It is important to note that this new required presentation of expenses by function and nature applies to all expenses. Some NFPs net certain expenses against related revenues on the statement of activities, such as the costs of special fundraising events.  The functional/natural expense presentation will need to include all expenses, including those netted against revenues.  The only exception to this requirement is investment expenses, which are to be netted against investment income and are excluded from inclusion in the functional/natural expense reporting.

It is also important to note that the FASB has removed the requirement for voluntary health and welfare organizations to present a statement of functional expenses. That class of NFPs may use one of the three options described above.

What Else is Changing?

The FASB is also requiring all NFPs disclose in the footnotes, a description of the methods used to allocate expenses among the functional categories. An example of such a disclosure is shown below:

Note X – Methods Used for Allocation of Expenses

The financial statements report certain categories of expenses that are attributable to one or more program or supporting functions of the Organization. Those expenses include depreciation, the CEO’s office, communications department, and information technology department. Depreciation is allocated based on a square footage basis, the CEO’s office is allocated based on a time and cost study of where efforts are made, certain costs of the communications department are allocated based on the benefit received, and the information technology department is allocated based on a cost study of specific technology utilized.

The disclosure should be brief and focus on the more significant categories of natural expenses that are allocated amongst the program, management and general, fundraising, and/or membership development functional categories.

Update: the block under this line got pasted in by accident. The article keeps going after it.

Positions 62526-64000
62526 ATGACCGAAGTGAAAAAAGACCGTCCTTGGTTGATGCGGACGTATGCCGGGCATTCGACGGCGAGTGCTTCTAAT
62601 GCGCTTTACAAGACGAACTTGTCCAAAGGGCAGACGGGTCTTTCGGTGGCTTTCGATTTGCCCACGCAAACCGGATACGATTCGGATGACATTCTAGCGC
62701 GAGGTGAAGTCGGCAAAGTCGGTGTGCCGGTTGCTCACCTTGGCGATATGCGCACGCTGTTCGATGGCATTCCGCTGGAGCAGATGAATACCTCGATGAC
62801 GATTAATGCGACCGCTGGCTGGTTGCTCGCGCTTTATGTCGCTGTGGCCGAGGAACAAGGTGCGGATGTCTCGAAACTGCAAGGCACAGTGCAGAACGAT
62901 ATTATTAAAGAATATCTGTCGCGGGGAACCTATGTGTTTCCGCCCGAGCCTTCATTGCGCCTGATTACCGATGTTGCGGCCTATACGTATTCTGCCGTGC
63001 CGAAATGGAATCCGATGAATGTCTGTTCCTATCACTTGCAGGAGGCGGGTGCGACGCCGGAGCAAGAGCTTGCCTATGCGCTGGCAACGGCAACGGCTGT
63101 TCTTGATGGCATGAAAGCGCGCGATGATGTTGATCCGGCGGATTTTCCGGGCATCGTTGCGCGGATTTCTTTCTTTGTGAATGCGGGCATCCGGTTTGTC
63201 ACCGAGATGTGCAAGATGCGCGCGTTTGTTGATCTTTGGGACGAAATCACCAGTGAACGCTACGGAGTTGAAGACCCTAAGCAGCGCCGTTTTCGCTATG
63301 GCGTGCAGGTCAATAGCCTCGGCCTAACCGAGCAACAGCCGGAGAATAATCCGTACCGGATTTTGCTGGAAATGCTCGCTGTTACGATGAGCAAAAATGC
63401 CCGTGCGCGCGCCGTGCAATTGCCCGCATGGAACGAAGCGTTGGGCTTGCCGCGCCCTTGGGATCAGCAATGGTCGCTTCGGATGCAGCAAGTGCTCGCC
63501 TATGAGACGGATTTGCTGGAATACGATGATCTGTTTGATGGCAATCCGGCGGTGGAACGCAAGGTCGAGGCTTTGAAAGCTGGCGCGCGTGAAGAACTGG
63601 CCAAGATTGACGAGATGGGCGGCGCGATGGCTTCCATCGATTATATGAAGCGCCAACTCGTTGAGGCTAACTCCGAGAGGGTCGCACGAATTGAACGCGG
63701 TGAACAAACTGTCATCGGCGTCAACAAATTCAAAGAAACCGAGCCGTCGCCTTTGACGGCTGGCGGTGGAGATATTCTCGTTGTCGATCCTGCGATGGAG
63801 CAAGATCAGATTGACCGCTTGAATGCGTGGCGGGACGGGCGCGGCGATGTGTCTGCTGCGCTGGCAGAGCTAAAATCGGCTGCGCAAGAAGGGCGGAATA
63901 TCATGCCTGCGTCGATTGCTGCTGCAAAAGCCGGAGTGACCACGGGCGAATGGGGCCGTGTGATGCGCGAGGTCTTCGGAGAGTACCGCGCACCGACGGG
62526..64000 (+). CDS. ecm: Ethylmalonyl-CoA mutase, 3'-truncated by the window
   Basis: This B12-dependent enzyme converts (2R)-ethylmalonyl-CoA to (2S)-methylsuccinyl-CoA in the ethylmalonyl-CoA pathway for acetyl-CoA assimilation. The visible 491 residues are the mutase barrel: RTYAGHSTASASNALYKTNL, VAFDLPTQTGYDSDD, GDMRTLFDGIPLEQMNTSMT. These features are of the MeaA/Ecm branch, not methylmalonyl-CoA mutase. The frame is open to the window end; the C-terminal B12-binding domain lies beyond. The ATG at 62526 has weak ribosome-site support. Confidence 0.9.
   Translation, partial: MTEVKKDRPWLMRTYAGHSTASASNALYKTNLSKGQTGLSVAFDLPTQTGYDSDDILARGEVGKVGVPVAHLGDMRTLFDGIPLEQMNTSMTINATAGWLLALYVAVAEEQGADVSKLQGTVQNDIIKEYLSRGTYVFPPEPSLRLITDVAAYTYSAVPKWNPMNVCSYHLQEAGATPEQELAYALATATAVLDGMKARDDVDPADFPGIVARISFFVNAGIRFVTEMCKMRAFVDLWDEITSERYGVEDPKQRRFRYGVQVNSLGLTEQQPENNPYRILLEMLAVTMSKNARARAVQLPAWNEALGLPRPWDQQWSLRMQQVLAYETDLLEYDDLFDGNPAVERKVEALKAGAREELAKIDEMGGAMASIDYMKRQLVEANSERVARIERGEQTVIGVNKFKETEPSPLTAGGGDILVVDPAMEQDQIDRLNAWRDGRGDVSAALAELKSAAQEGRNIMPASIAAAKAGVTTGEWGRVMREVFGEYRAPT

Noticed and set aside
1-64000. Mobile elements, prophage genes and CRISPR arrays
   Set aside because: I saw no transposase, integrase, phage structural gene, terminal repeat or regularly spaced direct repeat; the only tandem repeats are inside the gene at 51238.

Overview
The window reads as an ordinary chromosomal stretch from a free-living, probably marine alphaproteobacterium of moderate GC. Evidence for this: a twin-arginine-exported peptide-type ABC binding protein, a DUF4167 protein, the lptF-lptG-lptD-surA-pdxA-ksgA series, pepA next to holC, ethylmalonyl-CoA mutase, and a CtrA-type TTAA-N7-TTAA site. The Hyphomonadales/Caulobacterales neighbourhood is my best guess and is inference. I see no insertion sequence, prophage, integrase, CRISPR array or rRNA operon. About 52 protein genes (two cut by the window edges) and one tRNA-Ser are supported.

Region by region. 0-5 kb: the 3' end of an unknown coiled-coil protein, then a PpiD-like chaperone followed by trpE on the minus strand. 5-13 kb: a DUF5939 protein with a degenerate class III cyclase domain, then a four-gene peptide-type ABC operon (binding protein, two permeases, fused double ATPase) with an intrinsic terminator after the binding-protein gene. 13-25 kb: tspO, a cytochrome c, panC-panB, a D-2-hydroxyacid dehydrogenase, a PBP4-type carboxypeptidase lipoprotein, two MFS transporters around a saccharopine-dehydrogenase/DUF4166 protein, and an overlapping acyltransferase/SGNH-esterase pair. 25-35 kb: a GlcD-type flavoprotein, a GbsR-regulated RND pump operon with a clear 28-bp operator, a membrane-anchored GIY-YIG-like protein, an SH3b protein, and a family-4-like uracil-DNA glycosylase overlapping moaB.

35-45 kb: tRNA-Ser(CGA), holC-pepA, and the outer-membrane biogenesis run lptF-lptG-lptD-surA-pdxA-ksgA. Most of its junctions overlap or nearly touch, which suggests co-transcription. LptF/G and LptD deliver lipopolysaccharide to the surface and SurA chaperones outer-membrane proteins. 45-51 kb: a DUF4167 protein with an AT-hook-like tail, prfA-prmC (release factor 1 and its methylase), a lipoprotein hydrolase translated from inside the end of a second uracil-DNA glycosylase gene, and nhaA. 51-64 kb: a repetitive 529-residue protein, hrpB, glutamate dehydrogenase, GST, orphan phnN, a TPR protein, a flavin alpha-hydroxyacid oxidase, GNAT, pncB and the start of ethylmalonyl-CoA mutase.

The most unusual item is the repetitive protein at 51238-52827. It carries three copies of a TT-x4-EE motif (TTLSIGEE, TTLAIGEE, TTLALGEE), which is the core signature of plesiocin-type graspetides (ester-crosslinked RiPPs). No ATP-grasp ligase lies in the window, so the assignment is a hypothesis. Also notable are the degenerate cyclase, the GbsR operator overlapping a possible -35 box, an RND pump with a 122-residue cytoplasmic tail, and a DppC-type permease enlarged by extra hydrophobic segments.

Want to Learn More?

This article focuses on one of the key changes required by ASU 2016-14. In future articles we will discuss other key changes in more detail along with practical guidance on implementation issues.  In the meantime, please contact your Clark Nuber service team or Andrew Prather if you would like to discuss how these changes will impact your NFPs financial statements.

© Clark Nuber PS and Developing News, 2016. Unauthorized use and/or duplication of this material without express and written permission from this blog’s author and/or owner is strictly prohibited. Excerpts and links may be used, provided that full and clear credit is given to Clark Nuber PS and Developing News with appropriate and specific direction to the original content.

This article contains general information only and should not be construed as accounting, business, financial, investment, legal, tax, or other professional advice or services. Before making any decision or taking any action, you should engage a qualified professional advisor.